Flood victims return to devastation28th March 2021
“Lounges, your TV just floating around. It was just gut-wrenching.”
While water has receded to below “minor levels” on the Hawkesbury, with no more flooding expected, thousands of residents now face at least weeks of clean-up and months of financial strain.
Mr Kell, one of Australia’s first professional wakeboarders, said it could be months before his business was able to operate again.
A thick layer of mud covers much of the ground around his property, while tonnes of debris are strewn across much of the region, which also flooded last year only weeks after the bushfires ceased.
“We had the bushfires, then got smashed by a flood in last February, then we had COVID and now this,” he said.
“The big thing will be the removal of the rubbish. It’s just hideous, the amount of rubbish along this whole river, it’s just everywhere.”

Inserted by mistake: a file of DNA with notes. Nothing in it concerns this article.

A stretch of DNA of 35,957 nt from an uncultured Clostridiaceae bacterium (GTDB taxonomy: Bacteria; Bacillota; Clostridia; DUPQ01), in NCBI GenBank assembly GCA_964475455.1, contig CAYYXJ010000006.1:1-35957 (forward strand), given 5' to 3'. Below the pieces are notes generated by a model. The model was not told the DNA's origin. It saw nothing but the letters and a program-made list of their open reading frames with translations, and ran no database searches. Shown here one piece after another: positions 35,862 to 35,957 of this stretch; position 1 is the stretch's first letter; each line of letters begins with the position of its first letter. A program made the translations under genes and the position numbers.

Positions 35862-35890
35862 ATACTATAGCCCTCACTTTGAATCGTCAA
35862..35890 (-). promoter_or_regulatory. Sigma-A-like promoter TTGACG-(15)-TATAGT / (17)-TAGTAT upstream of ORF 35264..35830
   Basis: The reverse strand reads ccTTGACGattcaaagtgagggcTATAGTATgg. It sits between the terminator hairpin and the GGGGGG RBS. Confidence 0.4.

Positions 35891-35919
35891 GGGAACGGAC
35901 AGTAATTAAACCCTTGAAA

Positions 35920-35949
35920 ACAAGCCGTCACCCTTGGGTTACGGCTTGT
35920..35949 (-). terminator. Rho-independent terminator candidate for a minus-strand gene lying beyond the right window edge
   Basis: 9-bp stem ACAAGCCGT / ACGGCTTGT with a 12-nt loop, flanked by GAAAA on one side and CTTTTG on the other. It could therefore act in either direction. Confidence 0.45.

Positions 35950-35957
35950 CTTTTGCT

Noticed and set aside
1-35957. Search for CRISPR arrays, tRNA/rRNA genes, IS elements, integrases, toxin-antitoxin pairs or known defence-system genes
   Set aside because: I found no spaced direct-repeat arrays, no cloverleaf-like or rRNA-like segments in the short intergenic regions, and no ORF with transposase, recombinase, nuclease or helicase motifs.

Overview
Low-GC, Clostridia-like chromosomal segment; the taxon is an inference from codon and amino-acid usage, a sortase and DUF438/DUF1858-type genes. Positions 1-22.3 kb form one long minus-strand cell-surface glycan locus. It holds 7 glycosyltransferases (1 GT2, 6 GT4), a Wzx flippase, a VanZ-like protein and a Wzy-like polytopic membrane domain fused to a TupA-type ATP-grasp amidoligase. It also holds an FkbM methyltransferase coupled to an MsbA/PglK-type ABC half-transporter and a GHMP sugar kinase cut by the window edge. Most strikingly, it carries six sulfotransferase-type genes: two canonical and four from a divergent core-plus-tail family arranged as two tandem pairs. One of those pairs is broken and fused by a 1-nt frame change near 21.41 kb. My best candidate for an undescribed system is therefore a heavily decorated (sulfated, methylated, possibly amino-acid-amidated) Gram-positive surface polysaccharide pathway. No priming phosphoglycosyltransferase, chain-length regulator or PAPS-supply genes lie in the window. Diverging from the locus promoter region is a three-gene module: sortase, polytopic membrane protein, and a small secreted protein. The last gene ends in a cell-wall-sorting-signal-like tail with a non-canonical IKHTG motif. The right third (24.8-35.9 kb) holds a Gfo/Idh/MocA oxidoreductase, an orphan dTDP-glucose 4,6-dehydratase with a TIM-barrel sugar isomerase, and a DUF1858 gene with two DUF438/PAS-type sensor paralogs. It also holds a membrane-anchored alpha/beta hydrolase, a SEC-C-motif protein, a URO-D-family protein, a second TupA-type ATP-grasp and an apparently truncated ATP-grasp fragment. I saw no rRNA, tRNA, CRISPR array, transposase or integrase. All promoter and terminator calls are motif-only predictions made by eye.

Further north, major flooding is expected along parts of the Barwon River in early April, with levels reaching 6.45 metres and rising on Sunday afternoon.
The Bureau of Meteorology expects the water to reach 7.2 metres in the next week.
Towns on the state’s Mid North Coast are also beginning the clean-up as flood water recedes around Port Macquarie and Taree.
Meanwhile, the Macquarie River is beginning to recede, with water measured at 2.88 metres and falling on Sunday afternoon.
While Windsor Bridge was reopened over the weekend, several roads remain closed between Windsor and Wisemans Ferry, including the Cattai Creek Bridge.
Tom Rabe is Transport Reporter with The Sydney Morning Herald.